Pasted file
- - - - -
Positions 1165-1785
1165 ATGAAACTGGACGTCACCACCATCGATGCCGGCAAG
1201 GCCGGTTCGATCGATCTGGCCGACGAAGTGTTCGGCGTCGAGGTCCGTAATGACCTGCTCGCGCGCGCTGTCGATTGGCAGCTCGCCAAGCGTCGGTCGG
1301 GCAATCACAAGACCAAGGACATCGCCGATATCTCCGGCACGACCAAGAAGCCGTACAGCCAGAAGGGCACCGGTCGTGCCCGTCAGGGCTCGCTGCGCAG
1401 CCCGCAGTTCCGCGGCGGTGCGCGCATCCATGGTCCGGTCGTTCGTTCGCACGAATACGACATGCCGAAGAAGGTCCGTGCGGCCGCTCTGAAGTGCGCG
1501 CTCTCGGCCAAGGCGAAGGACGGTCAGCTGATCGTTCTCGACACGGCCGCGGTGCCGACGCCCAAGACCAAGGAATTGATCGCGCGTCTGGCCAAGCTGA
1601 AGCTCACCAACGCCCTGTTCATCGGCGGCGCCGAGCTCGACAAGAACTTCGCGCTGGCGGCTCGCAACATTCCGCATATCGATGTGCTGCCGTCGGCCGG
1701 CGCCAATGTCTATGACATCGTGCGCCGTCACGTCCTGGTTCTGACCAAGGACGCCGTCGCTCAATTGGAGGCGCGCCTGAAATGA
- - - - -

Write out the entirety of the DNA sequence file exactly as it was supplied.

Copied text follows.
Positions 1165-1785
1165 ATGAAACTGGACGTCACCACCATCGATGCCGGCAAG
1201 GCCGGTTCGATCGATCTGGCCGACGAAGTGTTCGGCGTCGAGGTCCGTAATGACCTGCTCGCGCGCGCTGTCGATTGGCAGCTCGCCAAGCGTCGGTCGG
1301 GCAATCACAAGACCAAGGACATCGCCGATATCTCCGGCACGACCAAGAAGCCGTACAGCCAGAAGGGCACCGGTCGTGCCCGTCAGGGCTCGCTGCGCAG
1401 CCCGCAGTTCCGCGGCGGTGCGCGCATCCATGGTCCGGTCGTTCGTTCGCACGAATACGACATGCCGAAGAAGGTCCGTGCGGCCGCTCTGAAGTGCGCG
1501 CTCTCGGCCAAGGCGAAGGACGGTCAGCTGATCGTTCTCGACACGGCCGCGGTGCCGACGCCCAAGACCAAGGAATTGATCGCGCGTCTGGCCAAGCTGA
1601 AGCTCACCAACGCCCTGTTCATCGGCGGCGCCGAGCTCGACAAGAACTTCGCGCTGGCGGCTCGCAACATTCCGCATATCGATGTGCTGCCGTCGGCCGG
1701 CGCCAATGTCTATGACATCGTGCGCCGTCACGTCCTGGTTCTGACCAAGGACGCCGTCGCTCAATTGGAGGCGCGCCTGAAATGA